The University Record, November 12, 1997
By Jane R. Elgass
Three U-M faculty members are among 60 nationwide to receive Presidential Early Career Awards for Scientists and Engineers (PECASE), the highest honor bestowed by the U.S. government on outstanding scientists and engineers beginning their careers.
The awards recognize young scholars' research contributions, their promise and their commitment to broader social goals, and are designed to help the government meet the goals of producing the finest scientists and engineers for the 21st century and maintaining U.S. leadership across the frontiers of scientific research.
U-M recipients are Timothy A. McKay, assistant professor of physics; Ann M. Sastry, assistant professor of mechanical engineering and applied mechanics; and Michele S. Swanson, assistant professor of microbiology and immunology.
McKay's award supports both teaching and his participation in the Sloan Digital Sky Survey (SDSS), a collaboration of more than 200 scientists from eight institutions in the United States and Japan.
The SDSS, the most ambitious astronomical survey project every undertaken, will bring modern mapping approaches to cosmography, the science of mapping the universe and determining our place in it.
The SDSS will systematically map one-quarter of the entire sky, producing a detailed image of it, and determine the position and absolute brightness of more than 100 million celestial objects. It also will measure the distance to 1 million of the nearest galaxies, yielding a three-dimensional picture of the universe through a volume 100 times larger than that explored to date, McKay notes. It also will record the distances to 100,000 quasars, the most distant objects known, giving us an unprecedented hint at the distribution of matter to the edge of the visible universe.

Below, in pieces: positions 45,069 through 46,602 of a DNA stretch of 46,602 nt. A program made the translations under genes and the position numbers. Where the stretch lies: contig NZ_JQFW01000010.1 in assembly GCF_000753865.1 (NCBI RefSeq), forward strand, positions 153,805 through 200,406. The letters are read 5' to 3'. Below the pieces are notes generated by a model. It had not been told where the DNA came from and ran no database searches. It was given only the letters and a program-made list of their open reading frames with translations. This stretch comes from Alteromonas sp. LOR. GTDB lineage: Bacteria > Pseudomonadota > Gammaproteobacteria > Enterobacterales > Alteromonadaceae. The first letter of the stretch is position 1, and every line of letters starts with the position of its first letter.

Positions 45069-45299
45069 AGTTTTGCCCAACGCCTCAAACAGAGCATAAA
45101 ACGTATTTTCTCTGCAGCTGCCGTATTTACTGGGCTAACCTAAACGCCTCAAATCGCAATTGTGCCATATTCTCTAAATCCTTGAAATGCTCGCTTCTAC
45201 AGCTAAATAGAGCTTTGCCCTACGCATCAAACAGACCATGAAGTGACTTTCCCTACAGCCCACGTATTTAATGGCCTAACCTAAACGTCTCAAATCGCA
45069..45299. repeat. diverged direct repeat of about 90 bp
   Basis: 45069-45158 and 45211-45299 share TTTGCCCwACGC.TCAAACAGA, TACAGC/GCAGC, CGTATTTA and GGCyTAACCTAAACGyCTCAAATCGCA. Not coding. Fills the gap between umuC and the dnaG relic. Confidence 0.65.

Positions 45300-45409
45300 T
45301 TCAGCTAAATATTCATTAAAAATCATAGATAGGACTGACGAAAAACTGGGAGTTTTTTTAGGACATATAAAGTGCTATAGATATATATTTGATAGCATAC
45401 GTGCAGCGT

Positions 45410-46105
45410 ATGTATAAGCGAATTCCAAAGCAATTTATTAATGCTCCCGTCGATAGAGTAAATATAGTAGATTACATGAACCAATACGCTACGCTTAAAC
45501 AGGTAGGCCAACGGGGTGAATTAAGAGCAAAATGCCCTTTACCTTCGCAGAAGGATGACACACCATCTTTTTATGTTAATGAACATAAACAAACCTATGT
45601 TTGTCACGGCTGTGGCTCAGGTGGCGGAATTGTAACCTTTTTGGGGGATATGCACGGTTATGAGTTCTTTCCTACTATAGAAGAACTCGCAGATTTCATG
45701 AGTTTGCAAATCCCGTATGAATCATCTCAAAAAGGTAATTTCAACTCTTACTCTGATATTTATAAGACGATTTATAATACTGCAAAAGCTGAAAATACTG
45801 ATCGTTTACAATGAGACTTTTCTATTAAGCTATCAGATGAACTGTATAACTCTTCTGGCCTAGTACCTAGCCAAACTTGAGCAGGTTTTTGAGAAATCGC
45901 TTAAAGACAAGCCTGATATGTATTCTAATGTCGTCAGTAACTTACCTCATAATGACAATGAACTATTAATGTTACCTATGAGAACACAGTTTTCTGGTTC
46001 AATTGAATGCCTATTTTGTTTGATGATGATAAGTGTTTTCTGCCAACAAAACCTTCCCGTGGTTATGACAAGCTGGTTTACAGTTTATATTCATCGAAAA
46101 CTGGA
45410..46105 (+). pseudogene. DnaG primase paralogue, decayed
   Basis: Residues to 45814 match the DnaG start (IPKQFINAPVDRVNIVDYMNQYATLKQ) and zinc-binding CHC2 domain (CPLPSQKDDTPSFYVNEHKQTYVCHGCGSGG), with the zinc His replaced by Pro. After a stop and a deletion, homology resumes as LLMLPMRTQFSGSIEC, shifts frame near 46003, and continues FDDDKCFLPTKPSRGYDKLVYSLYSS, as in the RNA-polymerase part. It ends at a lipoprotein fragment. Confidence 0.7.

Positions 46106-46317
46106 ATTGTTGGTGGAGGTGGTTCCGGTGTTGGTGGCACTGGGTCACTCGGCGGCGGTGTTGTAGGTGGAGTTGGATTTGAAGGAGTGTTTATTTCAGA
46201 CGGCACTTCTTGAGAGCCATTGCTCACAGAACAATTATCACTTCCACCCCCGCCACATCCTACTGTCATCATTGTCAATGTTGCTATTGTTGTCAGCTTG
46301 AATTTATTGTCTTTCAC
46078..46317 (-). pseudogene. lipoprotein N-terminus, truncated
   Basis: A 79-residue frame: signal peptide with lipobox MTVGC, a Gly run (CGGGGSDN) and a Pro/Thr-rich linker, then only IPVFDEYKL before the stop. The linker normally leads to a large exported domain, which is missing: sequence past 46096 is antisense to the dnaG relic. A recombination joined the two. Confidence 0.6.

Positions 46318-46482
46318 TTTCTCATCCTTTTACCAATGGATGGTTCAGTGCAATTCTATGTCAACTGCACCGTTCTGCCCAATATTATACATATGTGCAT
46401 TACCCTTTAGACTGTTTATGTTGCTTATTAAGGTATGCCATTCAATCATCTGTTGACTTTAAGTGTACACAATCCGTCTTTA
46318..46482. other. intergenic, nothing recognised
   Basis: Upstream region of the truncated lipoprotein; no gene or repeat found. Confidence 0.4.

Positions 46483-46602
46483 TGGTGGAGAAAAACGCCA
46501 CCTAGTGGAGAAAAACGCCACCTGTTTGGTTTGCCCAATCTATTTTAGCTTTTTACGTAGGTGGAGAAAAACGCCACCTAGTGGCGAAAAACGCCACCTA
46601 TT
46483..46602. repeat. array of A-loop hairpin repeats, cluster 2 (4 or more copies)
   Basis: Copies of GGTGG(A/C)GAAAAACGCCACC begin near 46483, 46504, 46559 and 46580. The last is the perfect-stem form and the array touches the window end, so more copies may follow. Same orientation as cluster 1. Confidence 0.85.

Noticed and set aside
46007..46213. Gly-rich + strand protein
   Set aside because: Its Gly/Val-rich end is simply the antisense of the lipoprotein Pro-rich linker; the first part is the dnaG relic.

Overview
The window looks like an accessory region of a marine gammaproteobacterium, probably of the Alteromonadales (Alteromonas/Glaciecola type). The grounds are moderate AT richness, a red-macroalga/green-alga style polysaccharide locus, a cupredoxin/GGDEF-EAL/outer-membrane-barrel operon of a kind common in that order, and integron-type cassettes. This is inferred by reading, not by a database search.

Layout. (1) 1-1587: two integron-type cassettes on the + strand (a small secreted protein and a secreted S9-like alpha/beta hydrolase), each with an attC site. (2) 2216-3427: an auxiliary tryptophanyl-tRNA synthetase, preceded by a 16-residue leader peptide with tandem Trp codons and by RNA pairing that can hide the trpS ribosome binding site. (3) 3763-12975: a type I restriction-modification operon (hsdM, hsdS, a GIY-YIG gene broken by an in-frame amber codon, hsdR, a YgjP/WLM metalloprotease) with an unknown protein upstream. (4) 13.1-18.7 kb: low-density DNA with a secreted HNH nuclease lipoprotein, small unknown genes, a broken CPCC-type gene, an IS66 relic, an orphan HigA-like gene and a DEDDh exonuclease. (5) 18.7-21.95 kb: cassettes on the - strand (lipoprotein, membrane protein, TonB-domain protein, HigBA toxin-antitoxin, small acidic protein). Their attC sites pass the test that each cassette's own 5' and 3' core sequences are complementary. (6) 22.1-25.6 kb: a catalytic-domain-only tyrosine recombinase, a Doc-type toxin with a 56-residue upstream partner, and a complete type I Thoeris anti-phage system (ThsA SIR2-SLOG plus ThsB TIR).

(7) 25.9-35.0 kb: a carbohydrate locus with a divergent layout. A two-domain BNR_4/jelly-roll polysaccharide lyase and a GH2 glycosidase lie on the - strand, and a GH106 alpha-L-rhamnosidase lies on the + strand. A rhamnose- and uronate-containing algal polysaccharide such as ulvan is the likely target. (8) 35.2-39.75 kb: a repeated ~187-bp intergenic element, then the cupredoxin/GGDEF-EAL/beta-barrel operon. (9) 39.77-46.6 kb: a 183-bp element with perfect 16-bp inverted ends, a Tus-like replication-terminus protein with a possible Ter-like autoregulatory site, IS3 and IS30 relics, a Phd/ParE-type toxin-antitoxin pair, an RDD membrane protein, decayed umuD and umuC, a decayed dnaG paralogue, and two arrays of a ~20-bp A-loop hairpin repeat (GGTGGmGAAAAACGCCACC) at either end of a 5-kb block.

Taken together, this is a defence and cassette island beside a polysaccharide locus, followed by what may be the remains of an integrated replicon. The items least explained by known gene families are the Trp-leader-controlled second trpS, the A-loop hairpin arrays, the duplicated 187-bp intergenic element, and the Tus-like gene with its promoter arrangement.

Sastry is conducting research that is answering fundamental questions about the way the fibrous materials behave in various applications. Her work on electric car batteries, human peripheral nerves and reinforcements in polymeric composites has allowed investigation of the behavior of fibrous materials using a novel, theoretical framework that incorporates material variability in a computationally efficient methodology for prediction of performance. Materials designers, once limited to theories using simplified closed-form approaches or highly computationally intensive numerical techniques, now have a set of tools for assessing the effect of material variability on variability in performance, Sastry says.
In addition to teaching clinical microbiology courses for medical students and infectious disease courses for undergraduates, Swanson is engaged in research to define the molecular interactions that determine the fate of microbes in macrophages, white blood cells that efficiently kill most microbes, using Legionella pneumophila pathogenesis as a model system.
While a post-doctoral fellow in the Department of Molecular Biology and Microbiology and the Howard Hughes Medical Institute at Tufts University, Swanson applied a combination of genetic, molecular and cell biological techniques to study L. pneumophila growth in macrophages.
Federal agencies that support the Presidential Early Career Awards include the departments of Agriculture, Commerce, Defense, Energy, Health and Human Services, Transportation and Veterans Affairs; the Environmental Protection Agency; the National Aeronautics and Space Administration; and the National Science Foundation.